Surgical removal of a chalazion is a suitable option if natural remedies are not soothing the discomfort, an infection has occurred or vision has been impaired. A surgical incision may also be necessary if the cyst has been persistent for more than two months. Surgery to treat a chalazion is an office procedure that takes approximately 20 minutes to perform and does not typically require stitches.

Preparing for the Procedure

Pre-operative preparations for chalazion removal involve scheduling the procedure at a convenient time and ensuring an adequate pre-operative assessment is performed by a qualified healthcare provider. Patients must abstain from eating or drinking for a specified period before the procedure, as instructed by their healthcare provider, to minimize the risk of complications associated with anesthesia administration. 

Disclosing relevant medical history, allergies or medications to the healthcare team will ensure safe and effective anesthesia management during the procedure. It is also important to avoid putting on any makeup or inserting contact lenses on the day of the chalazion surgery, as this could cause complications with the procedure. 

The Steps in Chalazion Removal Surgery

Local anesthesia is administered through the injection of a numbing agent into the surrounding tissue of the eyelid to ensure pain relief during the procedure, allowing the patient to remain awake and alert. 

Local anesthesia is efficient and safe for chalazion removal, even if the patient feels temporary discomfort or pressure during the injection process. The steps in chalazion surgical removal include the following: 

  • Sterilization of the eyelid and surrounding area using antiseptic solutions to minimize the risk of infection.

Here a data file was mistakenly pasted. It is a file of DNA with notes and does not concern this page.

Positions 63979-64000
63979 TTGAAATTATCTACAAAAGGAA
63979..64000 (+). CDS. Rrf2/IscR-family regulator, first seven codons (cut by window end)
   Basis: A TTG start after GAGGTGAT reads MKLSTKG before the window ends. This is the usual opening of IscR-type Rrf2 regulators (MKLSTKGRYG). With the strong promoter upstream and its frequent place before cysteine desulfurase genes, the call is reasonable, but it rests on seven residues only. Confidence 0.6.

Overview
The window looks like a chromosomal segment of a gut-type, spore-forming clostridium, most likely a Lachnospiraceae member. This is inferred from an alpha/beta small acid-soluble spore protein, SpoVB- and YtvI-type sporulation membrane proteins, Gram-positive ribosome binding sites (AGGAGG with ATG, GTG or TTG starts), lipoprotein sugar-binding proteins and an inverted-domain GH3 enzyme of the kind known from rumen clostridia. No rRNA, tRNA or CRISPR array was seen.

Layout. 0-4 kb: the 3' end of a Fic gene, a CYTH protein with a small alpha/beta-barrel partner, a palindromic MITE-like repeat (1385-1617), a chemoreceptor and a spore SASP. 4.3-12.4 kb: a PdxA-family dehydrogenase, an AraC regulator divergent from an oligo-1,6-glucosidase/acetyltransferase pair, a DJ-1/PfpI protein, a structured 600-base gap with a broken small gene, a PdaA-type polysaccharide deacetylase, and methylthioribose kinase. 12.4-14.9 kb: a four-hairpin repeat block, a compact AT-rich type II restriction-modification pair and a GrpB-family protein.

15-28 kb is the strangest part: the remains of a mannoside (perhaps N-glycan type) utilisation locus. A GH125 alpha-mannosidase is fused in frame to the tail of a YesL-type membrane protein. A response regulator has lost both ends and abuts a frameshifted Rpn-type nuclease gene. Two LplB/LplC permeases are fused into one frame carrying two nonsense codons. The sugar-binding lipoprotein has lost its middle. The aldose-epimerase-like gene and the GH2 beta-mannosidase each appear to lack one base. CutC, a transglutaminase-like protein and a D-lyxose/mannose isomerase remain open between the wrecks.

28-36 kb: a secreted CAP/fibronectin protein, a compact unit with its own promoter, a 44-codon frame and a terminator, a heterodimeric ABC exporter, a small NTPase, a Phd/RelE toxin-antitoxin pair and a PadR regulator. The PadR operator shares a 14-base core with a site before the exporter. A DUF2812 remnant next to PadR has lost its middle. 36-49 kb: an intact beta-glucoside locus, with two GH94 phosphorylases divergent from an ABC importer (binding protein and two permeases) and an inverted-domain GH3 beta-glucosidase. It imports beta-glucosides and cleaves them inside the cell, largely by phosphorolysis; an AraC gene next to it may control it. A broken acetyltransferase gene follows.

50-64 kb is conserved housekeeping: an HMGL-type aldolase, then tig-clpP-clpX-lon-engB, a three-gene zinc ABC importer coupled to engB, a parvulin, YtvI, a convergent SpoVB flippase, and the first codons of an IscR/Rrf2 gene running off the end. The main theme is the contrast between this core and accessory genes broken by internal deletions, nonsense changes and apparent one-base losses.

• Use of a chalazion clamp to help stabilize the eyelid and provide a clear operative viewing field. 
  • Creation of an incision along the length of the eyelid, typically on the inner surface where the chalazion is located, using specialized surgical instruments to gently dissect the obstructed glandular tissue and remove the fluid.
  • Closure of the incision with absorbable sutures to approximate the edges of the incision and promote a quicker recovery

Recovery and Follow-Up

Post-operative care is as significant as pre-operative planning for ultimate health and recovery. Attending scheduled follow-up appointments with your healthcare provider after the surgical procedure is crucial to help monitor the progress of healing and assess for any signs of complications. 

Application of prescribed antibiotic ointment to the surgical site will help prevent infection. The use of cold compresses or ice packs applied intermittently to the eyelid will reduce swelling and alleviate discomfort in the immediate post-operative period, along with over-the-counter pain relievers such as acetaminophen or ibuprofen, as approved by your healthcare provider. Patients should also avoid rubbing the surgical site and wearing eye makeup or contact lenses until cleared by their healthcare provider. 

Although it is common to have initial post-operative discomfort, swelling and mild bruising around the surgical site, most patients can expect gradual improvement in symptoms over the course of several days to weeks. 

Final Thoughts

A chalazion is not necessarily a worrisome health concern unless it goes untreated and evolves into a major infection or impairs vision capabilities. To prevent this from occurring, practice proactive healthcare by scheduling regular eye examinations, addressing any abnormal meibomian gland inflammation and ensuring clean ocular hygiene. If you suspect a chalazion or have any concerns about your eye health, schedule an appointment with one of our ophthalmologists in Orlando at UCF Health today.